Internet-accessible DNA sequence database for identifying fusaria from human and animal infections

Kerry O'Donnell, Deanna A. Sutton, Michael G. Rinaldi, Brice A.J. Sarver, S. Arunmozhi Balajee, Hans Josef Schroers, Richard C. Summerbell, Vincent A.R.G. Robert, Pedro W. Crous, Ning Zhang, Takayuki Aoki, Kyongyong Jung, Jongsun Park, Yong Hwan Lee, Seogchan Kang, Bongsoo Park, David M. Geiser

Research output: Contribution to journalArticle

Abstract

Because less than one-third of clinically relevant fusaria can be accurately identified to species level using phenotypic data (i.e., morphological species recognition), we constructed a three-locus DNA sequence database to facilitate molecular identification of the 69 Fusarium species associated with human or animal mycoses encountered in clinical microbiology laboratories. The database comprises partial sequences from three nuclear genes: translation elongation factor 1α (EF-1α), the largest subunit of RNA polymerase (RPB1), and the second largest subunit of RNA polymerase (RPB2). These three gene fragments can be amplified by PCR and sequenced using primers that are conserved across the phylogenetic breadth of Fusarium. Phylogenetic analyses of the combined data set reveal that, with the exception of two monotypic lineages, all clinically relevant fusaria are nested in one of eight variously sized and strongly supported species complexes. The monophyletic lineages have been named informally to facilitate communication of an isolate's clade membership and genetic diversity. To identify isolates to the species included within the database, partial DNA sequence data from one or more of the three genes can be used as a BLAST query against the database which is Web accessible at FUSARIUM-ID (http://isolate.fusariumdb.org) and the Centraalbureau voor Schimmelcultures (CBS-KNAW) Fungal Biodiversity Center (http://www.cbs.knaw.nl/fusarium). Alternatively, isolates can be identified via phylogenetic analysis by adding sequences of unknowns to the DNA sequence alignment, which can be downloaded from the two aforementioned websites. The utility of this database should increase significantly as members of the clinical microbiology community deposit in internationally accessible culture collections (e.g., CBS-KNAW or the Fusarium Research Center) cultures of novel mycosis-associated fusaria, along with associated, corrected sequence chromatograms and data, so that the sequence results can be verified and isolates are made available for future study.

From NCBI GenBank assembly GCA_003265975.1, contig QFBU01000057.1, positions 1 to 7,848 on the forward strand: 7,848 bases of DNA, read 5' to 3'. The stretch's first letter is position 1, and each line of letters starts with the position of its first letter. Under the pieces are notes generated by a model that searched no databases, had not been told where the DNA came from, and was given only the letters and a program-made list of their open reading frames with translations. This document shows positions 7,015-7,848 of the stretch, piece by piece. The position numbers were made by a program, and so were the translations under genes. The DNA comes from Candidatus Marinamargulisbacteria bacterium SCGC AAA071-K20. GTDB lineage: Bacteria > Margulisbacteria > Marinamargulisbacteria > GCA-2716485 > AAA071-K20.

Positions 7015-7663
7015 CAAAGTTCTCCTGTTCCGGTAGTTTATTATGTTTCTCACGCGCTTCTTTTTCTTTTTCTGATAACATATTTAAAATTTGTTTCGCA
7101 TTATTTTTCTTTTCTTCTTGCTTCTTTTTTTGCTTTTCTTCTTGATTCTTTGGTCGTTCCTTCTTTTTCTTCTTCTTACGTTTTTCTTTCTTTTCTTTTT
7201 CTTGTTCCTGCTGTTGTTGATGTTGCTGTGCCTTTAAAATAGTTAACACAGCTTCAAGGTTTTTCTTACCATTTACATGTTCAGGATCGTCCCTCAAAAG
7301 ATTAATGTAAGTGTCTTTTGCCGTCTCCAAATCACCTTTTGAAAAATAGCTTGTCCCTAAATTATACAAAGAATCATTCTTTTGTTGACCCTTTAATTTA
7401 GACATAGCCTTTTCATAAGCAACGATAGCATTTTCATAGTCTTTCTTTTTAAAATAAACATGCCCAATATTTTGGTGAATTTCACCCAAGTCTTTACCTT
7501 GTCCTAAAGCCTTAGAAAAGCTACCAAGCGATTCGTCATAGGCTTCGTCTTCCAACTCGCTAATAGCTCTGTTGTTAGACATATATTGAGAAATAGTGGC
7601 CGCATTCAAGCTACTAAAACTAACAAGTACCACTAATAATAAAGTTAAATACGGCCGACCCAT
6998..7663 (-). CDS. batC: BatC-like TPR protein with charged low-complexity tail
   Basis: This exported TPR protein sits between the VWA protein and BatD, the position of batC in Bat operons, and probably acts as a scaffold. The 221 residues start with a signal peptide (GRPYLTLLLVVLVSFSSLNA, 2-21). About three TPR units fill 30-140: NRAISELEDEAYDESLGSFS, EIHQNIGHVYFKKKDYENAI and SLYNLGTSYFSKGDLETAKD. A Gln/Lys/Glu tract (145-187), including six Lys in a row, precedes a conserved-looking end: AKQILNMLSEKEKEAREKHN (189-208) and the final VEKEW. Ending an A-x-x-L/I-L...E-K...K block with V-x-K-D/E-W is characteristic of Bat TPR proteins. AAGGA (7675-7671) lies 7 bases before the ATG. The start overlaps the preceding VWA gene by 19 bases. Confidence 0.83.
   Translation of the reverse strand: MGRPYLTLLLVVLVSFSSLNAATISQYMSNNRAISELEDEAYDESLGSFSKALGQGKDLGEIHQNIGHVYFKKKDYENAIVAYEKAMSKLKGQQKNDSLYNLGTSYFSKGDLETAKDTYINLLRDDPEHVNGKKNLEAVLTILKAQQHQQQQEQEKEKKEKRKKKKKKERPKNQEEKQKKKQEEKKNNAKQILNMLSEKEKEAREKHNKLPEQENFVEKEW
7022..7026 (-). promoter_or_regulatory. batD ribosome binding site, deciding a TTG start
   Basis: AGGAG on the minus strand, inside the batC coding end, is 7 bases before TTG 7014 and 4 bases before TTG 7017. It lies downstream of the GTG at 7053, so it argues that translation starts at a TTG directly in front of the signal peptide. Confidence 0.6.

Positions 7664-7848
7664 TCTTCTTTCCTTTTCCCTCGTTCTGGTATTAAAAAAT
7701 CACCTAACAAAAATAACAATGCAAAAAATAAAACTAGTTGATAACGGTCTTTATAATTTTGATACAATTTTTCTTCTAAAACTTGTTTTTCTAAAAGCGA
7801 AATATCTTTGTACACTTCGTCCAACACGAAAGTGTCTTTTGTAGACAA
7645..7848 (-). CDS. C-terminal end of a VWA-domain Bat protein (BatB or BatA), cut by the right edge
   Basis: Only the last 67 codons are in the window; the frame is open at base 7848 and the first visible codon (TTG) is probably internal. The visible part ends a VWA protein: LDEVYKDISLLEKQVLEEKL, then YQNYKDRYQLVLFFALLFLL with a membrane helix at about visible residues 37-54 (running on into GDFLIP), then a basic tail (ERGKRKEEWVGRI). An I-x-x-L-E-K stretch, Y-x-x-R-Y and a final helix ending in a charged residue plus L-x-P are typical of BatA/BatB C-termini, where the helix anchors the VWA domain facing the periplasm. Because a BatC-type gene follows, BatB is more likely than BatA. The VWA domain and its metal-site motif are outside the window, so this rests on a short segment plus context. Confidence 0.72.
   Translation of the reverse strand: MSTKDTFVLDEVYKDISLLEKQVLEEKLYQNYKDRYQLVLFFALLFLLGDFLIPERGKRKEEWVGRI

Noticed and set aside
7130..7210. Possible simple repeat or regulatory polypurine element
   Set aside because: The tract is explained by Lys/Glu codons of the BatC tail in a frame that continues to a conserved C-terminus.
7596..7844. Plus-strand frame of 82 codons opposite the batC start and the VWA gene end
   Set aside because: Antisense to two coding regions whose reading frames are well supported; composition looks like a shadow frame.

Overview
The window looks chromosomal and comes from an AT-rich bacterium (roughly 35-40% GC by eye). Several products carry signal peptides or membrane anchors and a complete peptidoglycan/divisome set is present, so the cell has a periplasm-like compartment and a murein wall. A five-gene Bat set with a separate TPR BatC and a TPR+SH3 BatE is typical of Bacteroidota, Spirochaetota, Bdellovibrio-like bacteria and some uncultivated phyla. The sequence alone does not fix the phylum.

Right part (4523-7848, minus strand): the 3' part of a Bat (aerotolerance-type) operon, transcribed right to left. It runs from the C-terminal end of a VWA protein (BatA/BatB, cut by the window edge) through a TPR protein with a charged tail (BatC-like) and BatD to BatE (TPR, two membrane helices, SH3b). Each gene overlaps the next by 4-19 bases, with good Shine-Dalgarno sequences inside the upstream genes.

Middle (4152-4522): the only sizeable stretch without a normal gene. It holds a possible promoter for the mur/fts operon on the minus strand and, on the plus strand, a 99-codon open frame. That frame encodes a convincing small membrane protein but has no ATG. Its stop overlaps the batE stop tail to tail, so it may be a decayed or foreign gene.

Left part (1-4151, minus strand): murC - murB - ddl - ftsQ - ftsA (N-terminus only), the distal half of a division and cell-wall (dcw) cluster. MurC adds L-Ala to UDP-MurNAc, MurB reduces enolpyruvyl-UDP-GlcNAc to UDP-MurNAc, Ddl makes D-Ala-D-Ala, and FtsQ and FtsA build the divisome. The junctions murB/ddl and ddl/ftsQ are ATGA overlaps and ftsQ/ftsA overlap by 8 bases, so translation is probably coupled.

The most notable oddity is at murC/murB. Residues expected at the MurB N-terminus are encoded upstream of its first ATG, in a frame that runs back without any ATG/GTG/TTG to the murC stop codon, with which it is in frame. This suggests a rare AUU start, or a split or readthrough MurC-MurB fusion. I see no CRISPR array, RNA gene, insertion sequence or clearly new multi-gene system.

Original languageEnglish (US)
Pages (from-to)3708-3718
Number of pages11
JournalJournal of clinical microbiology
Volume48
Issue number10
DOIs
StatePublished - Oct 2010

ASJC Scopus subject areas

  • Microbiology (medical)

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    O'Donnell, K., Sutton, D. A., Rinaldi, M. G., Sarver, B. A. J., Balajee, S. A., Schroers, H. J., Summerbell, R. C., Robert, V. A. R. G., Crous, P. W., Zhang, N., Aoki, T., Jung, K., Park, J., Lee, Y. H., Kang, S., Park, B., & Geiser, D. M. (2010). Internet-accessible DNA sequence database for identifying fusaria from human and animal infections. Journal of clinical microbiology, 48(10), 3708-3718. https://doi.org/10.1128/JCM.00989-10